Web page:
The Timelessness of Toxicity


Toxic Masculinity Graphic. By Aly Wittig.

“Boys don’t cry,” “be a real man,” and “man up,” are all phrases boys have heard and will continue to hear for the rest of their lives. In times of extreme grief, panic, anguish, and distress, men are continuously told to toughen up or to simply just get over it. This is what toxic masculinity is. The effects it has on men are tenfold and they ultimately affect the rest of society as well. 

Elizabeth Plank, a Canadian journalist and author traveled far and wide interviewing men from multiple different cultures, backgrounds, and status’. Her first novel, “For the Love of Men”, details toxic masculinity and the harm in it. 

As early as the introduction, Liz claims that “We live in a culture that teaches boys stoicism over authenticity, dominance over empathy, and….that someone will…take their ‘man-card’ away.” 

Later on in the paragraph she says that “boys learn that ‘it is better to be feared than to be loved.’” Similarly, senior Hailey Bennett who would recommend Plank’s book to anyone, believes that it’s not really a surprise men act the way they do, when it is what they’re taught.

“What’s really harmful is when we teach boys that being ‘tough’ means being angry and violent and then act surprised when they turn into men who are angry and violent,’’ Bennett said.

Liz Plank also says that Jordan Peterson, a Canadian masculinity influencer and journalist teaches his young male fans that “Instead of persuading men to have compassion for themselves and others more, he is instructing them to lean into rugged individualism, fear and rigidity. Instead of embracing vulnerability, he instructs men to run away from it.” 

Junior Max Krebs, admitted that vulnerability is something he struggles with.

“I don’t really feel comfortable getting angry in front of people or crying in front of people. Those reactions are the ones I’ve struggled with the most.” This feeling is common in men. 

Toxic masculinity is taught. Father’s are ultimately one of the most influential people in boys and men’s lives. Men who had this prominent figure in their lives had someone to turn to about the important things in life. They had a role model in handling emotions, and however their fathers and their fathers before them handled their emotions is directly related to how the young men learn to handle their own.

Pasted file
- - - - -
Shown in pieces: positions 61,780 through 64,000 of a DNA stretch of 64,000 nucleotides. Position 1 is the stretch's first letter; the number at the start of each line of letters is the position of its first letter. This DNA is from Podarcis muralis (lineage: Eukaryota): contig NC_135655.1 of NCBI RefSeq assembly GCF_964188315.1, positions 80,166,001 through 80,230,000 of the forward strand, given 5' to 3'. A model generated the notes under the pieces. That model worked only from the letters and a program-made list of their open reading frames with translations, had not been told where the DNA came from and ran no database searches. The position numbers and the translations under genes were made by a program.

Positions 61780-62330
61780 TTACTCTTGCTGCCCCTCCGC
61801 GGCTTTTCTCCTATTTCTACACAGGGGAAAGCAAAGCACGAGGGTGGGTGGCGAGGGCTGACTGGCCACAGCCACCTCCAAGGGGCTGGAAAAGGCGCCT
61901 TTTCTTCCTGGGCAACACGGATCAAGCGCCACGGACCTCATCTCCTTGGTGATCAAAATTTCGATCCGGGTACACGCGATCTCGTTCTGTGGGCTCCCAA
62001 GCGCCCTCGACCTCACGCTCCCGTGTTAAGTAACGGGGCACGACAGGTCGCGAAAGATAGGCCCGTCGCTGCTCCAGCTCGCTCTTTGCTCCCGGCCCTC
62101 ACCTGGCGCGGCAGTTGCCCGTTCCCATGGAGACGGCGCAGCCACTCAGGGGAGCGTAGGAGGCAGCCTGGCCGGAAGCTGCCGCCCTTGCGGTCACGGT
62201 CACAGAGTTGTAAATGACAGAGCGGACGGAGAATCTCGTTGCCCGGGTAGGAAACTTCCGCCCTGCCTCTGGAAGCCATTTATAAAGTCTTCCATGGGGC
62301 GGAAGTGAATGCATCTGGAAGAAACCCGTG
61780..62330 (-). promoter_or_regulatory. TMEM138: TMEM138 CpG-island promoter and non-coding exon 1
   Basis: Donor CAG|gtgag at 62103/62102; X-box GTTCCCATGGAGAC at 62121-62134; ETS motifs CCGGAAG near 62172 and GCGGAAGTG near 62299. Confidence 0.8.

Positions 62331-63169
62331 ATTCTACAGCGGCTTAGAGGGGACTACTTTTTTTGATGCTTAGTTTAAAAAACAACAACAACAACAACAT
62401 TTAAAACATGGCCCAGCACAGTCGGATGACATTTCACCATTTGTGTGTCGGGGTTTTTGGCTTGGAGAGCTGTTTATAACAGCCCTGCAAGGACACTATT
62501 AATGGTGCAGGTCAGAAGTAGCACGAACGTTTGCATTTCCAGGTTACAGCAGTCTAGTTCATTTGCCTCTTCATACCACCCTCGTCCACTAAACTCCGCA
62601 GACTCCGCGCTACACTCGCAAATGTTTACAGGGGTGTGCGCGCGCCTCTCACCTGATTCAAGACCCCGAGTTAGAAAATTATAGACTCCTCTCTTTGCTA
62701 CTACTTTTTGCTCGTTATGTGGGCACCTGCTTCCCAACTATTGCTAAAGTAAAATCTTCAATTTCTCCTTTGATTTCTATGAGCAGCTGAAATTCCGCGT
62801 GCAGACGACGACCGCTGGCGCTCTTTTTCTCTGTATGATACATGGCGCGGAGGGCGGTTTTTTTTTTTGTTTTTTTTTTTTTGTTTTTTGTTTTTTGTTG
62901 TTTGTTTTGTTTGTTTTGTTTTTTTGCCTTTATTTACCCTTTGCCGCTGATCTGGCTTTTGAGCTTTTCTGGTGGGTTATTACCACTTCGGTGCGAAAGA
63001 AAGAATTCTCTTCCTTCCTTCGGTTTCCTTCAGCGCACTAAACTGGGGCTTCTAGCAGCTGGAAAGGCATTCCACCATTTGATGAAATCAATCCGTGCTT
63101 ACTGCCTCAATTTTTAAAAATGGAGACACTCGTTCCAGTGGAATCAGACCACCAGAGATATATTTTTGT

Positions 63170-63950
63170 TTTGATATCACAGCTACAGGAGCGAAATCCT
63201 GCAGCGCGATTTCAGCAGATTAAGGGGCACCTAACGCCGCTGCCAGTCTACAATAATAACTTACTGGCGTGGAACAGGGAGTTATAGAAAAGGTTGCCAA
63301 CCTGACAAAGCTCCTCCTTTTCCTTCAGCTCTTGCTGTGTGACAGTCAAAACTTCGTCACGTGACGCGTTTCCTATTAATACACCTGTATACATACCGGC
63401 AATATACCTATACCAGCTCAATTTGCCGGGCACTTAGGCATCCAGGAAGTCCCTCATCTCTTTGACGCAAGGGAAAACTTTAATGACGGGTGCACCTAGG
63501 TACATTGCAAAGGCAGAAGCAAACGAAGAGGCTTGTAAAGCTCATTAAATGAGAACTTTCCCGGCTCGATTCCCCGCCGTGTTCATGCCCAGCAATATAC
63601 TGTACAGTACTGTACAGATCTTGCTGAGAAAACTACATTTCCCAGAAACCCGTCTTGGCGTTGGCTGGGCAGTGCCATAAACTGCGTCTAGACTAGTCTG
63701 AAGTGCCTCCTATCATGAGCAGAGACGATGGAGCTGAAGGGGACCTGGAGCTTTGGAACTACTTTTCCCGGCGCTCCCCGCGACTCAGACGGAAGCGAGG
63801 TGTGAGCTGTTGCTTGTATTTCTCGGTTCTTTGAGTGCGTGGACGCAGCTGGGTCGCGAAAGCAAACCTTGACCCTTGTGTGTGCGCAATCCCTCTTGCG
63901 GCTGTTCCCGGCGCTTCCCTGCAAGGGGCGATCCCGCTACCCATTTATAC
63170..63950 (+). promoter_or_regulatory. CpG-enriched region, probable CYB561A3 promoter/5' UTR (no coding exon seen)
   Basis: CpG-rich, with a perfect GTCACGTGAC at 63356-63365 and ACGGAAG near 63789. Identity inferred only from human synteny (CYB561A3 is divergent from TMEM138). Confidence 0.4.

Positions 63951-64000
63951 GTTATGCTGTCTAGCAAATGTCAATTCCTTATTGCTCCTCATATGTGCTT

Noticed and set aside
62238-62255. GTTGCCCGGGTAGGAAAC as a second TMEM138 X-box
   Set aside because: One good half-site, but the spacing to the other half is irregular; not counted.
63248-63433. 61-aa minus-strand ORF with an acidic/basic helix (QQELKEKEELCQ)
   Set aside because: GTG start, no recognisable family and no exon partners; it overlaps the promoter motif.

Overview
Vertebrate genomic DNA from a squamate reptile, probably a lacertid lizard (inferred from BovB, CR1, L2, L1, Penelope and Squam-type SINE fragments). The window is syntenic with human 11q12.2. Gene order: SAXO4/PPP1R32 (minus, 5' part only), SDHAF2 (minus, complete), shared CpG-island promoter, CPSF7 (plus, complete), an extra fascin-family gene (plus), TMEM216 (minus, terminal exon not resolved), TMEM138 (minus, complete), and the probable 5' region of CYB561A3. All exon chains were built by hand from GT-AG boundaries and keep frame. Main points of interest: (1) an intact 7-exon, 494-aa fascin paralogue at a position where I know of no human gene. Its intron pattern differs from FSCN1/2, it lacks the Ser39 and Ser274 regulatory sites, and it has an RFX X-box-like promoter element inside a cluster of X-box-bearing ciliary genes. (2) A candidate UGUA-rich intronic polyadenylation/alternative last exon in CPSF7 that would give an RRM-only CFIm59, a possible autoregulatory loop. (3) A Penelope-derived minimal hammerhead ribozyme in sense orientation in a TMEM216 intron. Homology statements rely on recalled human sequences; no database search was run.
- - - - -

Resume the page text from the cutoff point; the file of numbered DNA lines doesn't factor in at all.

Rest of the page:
“Life lessons my father taught me? He taught me to be a gentleman, to open the door, and to make sure your woman is always taken care of and stuff like that. He taught me just to be respectful to women and treat them the best you possibly can and things like that,” Krebs says. 

While these are good, respectful and gentlemanly things to do, they are ultimately deep rooted in toxic masculinity. 

Plank says when navigating the fine line between chivalry and toxic masculinity, there is one simple rule: “if you wouldn’t do it for a man, don’t do it for a woman. Modern chivalry is not about what you do; it’s about why you do it.” and “Intention informs actions and the belief that underlies even a perceived ‘good’ action can in fact perpetuate harmful stereotypes that make all genders worse off.” 

This is called benevolent sexism. It can be described as advancing a favorable attitude toward women. For example, when a man orders for a woman from a restaurant or walks on the side near the street, it is really deeply rooted in a way that proves to men that they are the providers and protectors.

In total, toxic masculinity is the product of the fragility of the male ego. When men feel threatened, challenged, or insecure, they feel the need to fall back into the very attitude that ends up harming them in the long run.